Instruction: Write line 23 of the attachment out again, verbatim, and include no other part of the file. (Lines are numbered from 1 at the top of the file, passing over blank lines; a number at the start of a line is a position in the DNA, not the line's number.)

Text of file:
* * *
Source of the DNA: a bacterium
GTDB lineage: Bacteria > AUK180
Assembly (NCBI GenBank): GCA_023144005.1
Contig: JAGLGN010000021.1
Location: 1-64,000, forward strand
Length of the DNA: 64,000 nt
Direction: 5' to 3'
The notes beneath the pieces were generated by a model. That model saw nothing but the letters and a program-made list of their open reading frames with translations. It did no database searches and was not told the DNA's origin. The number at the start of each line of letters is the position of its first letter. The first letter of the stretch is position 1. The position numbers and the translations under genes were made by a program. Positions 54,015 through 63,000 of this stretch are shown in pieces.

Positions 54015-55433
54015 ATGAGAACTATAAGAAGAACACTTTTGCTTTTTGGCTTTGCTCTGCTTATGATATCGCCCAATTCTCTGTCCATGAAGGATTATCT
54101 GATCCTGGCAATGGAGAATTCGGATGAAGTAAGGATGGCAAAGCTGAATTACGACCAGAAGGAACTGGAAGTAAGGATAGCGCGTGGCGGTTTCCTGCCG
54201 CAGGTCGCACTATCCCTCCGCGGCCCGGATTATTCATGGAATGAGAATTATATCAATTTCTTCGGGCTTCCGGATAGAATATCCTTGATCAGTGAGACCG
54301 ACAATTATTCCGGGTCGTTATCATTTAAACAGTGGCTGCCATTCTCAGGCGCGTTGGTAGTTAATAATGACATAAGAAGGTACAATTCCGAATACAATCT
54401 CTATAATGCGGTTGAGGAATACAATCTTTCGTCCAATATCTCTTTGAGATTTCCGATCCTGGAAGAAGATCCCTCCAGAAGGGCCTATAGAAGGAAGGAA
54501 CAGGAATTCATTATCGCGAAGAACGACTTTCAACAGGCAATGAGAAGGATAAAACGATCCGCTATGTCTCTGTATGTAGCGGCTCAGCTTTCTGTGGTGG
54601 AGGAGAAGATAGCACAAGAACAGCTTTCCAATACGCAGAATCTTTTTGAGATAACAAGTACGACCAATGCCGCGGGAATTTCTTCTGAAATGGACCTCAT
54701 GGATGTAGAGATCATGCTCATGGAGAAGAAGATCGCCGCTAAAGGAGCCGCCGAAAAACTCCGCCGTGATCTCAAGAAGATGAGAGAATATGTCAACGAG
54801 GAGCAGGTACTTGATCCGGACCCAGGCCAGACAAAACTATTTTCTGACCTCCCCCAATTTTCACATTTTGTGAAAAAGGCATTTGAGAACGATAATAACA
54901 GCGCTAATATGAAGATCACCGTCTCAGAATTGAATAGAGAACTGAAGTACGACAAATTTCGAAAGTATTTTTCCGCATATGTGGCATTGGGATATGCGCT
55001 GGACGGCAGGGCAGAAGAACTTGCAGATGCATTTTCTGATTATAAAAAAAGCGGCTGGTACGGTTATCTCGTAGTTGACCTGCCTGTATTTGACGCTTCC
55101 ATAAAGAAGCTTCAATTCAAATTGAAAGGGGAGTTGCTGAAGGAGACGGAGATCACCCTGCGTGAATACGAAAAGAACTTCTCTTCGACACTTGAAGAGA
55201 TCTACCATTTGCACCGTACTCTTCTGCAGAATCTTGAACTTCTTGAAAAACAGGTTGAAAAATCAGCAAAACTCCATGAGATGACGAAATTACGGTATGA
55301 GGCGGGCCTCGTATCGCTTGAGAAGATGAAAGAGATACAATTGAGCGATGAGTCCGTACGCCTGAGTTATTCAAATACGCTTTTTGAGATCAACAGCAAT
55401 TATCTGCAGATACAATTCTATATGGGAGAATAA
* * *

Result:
55301 GGCGGGCCTCGTATCGCTTGAGAAGATGAAAGAGATACAATTGAGCGATGAGTCCGTACGCCTGAGTTATTCAAATACGCTTTTTGAGATCAACAGCAAT